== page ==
20.05.2024

Over the past decade, wind turbine technology has advanced significantly. Wind can be harnessed nowadays more effectively. There is an expectation that this successful development will continue.

The technical development of wind power has been remarkable. Towers are higher, blades longer and nominal power greater. Technological advancements have positively impacted investment opportunities, as wind can now be harnessed more effectively.

"Market-based onshore wind power is financially viable," says Otto Vorimo, Senior Technical Asset Manager at Taaleri Energia.

Taaleri's first wind power fund was launched over ten years ago. The first fund is fully exited and closed down many years ago.

When the first onshore wind farms were constructed, wind turbines were notably smaller than today's counterparts. The towers of Taaleri's first turbines stood at 120 meters tall, with rotor diameters measuring 117 meters. Blade length is approximately half of the rotor diameter. The maximum production capacity of Taaleri's first turbines was approximately 2.4 megawatts.

 "With longer blades, we can harness more energy from the wind."

Getting more energy from each turbine

A lot has happened over the past decade. Thanks to technological advancements, efficiency has improved, and it's now possible to generate more energy from a single turbine than before.

Over the years, in Taaleri's wind farms, rotor diameters have increased from 117 meters to approximately 160 meters. The towers rise higher than in the first onshore wind farms, and the nominal power of the individual wind turbine has increased 2.5-fold. For instance, at the Isoneva wind farm, the nominal power of a single wind turbine is already six megawatts.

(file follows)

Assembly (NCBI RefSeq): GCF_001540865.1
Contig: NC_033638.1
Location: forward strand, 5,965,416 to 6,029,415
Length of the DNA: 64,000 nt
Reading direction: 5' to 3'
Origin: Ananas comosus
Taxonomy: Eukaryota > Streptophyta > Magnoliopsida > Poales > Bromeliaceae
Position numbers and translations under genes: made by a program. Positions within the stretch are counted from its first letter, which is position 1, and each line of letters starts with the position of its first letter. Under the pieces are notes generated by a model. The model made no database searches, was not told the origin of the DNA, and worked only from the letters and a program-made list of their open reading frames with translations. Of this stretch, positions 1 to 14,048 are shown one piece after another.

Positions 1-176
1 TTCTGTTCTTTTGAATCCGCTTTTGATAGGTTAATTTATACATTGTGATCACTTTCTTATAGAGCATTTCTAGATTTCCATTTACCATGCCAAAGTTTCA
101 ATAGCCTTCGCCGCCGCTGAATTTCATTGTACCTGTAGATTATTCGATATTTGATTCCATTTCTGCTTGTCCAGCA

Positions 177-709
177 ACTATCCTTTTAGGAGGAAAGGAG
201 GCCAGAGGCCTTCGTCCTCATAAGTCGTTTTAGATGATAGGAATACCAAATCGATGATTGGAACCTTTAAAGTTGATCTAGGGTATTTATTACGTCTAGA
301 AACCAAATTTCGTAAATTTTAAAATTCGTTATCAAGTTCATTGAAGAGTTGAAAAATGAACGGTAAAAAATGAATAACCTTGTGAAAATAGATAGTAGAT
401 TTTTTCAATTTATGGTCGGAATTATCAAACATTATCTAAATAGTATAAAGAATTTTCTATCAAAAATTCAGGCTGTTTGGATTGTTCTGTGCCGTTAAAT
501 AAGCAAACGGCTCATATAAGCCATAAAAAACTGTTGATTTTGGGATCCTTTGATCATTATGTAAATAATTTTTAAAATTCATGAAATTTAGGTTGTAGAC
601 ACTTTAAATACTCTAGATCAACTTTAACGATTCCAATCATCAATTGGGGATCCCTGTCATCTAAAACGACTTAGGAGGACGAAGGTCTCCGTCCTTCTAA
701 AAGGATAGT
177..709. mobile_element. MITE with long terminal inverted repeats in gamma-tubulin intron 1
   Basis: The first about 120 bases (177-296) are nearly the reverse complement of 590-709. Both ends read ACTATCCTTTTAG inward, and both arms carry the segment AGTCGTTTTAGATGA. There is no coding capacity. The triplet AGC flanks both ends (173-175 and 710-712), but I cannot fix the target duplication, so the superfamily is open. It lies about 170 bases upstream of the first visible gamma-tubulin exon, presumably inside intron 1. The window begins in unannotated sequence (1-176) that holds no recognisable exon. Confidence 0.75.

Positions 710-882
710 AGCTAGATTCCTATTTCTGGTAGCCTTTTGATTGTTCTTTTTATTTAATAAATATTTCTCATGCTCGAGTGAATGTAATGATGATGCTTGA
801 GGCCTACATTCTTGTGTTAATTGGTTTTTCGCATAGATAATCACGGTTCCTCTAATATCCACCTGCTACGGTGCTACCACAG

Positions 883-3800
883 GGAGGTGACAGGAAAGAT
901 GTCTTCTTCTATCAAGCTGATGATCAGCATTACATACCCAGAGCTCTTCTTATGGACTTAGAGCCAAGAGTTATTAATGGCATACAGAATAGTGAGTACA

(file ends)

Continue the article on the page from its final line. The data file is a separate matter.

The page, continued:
At the Isoneva wind park, there are a total of 21 wind turbines. In 2023, the annual production of the wind park corresponded to approximately the annual electricity consumption of 17,000 households. The Isoneva wind farm is part of the infrastructure fund, Taaleri SolarWind II, which has invested in wind and solar assets in Europe and Texas, US.

"The wind blows stronger at higher altitudes. With higher towers, we can access these stronger winds," Vorimo says.

 "With longer blades, we can harness more energy from the wind."

The length of the blades determines the size of the invisible circle in the air. This circle is the swept area of the rotor, and the swept area directly impacts how much energy can be harnessed from the wind.

Stable operations

Technical advancements have also brought good news for reliability. The operational reliability of wind turbines has improved, meaning that maintenance tasks are required relatively less frequently than before.

Wind farms in their operational phase operate almost autonomously.

"Over the years, technology has advanced significantly. There is an expectation that this successful development will continue."

Taaleri Energia is the largest wind power producer in Finland, with a 10 percent market share.

The majority of assets managed by the Taaleri Group are in renewable energy. Taaleri Energia’s team currently manage five private equity funds and have a 9.6 GW wind, solar and battery storage portfolio in Europe, the US and the Middle East.

"Over the years, technology has advanced significantly. There is an expectation that this successful development will continue."

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